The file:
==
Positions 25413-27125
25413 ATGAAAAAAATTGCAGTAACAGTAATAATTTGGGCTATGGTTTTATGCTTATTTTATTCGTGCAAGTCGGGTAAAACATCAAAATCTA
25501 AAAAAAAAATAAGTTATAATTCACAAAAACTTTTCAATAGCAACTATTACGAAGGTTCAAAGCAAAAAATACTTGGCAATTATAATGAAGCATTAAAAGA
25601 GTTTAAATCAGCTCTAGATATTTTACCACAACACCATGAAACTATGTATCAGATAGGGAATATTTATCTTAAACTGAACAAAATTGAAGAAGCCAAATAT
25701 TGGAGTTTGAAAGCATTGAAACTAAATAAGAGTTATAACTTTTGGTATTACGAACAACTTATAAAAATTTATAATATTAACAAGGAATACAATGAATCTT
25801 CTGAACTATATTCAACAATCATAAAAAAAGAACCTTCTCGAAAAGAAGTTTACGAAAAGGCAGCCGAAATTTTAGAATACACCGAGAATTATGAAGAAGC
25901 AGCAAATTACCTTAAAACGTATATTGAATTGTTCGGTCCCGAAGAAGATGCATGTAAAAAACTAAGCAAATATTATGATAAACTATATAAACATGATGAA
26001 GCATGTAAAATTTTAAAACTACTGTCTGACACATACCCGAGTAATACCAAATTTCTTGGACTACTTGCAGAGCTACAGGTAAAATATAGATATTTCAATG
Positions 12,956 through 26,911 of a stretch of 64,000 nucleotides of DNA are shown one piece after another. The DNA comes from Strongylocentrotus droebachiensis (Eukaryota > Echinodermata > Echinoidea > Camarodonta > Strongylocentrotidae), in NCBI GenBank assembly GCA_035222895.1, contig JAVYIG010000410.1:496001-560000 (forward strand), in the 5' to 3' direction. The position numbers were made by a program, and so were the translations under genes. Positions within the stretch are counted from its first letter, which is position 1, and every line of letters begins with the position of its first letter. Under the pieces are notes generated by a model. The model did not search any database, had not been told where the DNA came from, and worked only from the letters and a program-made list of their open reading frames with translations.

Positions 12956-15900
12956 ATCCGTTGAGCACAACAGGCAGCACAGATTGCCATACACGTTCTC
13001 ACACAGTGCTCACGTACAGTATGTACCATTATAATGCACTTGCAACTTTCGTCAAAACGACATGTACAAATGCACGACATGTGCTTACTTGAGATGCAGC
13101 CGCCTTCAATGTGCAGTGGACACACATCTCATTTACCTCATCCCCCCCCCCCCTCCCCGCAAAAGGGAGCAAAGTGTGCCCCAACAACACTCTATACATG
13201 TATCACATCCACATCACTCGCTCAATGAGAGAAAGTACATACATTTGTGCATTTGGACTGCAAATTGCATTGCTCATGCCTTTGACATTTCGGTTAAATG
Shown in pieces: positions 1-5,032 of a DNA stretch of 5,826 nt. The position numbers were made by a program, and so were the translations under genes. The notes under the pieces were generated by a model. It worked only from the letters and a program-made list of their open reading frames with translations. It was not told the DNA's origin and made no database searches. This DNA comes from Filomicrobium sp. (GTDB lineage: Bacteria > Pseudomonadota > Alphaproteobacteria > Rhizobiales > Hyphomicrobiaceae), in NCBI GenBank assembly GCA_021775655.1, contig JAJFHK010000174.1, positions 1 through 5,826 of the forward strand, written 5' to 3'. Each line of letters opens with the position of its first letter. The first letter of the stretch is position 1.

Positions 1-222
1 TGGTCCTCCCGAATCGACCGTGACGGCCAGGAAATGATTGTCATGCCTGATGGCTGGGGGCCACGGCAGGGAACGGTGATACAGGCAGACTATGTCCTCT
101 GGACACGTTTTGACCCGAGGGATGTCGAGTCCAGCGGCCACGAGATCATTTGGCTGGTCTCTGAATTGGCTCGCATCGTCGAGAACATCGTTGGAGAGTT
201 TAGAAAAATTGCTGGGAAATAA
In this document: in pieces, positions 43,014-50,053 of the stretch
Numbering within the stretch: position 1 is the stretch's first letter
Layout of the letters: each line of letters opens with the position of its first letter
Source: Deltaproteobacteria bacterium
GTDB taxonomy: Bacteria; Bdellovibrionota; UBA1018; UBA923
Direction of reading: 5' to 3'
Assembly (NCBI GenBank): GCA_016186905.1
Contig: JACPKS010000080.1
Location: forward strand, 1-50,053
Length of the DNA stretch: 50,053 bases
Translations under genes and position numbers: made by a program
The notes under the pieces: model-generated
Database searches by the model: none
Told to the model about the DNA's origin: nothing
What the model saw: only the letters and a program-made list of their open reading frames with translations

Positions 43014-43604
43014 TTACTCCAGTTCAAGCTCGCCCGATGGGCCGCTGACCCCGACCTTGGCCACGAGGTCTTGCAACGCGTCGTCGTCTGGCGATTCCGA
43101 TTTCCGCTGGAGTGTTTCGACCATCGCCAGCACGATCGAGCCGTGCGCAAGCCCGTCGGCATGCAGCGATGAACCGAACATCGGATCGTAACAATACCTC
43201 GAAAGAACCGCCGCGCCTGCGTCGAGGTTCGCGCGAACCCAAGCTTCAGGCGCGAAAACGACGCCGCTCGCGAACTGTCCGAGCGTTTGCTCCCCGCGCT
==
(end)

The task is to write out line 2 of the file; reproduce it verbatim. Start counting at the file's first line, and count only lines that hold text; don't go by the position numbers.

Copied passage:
25413 ATGAAAAAAATTGCAGTAACAGTAATAATTTGGGCTATGGTTTTATGCTTATTTTATTCGTGCAAGTCGGGTAAAACATCAAAATCTA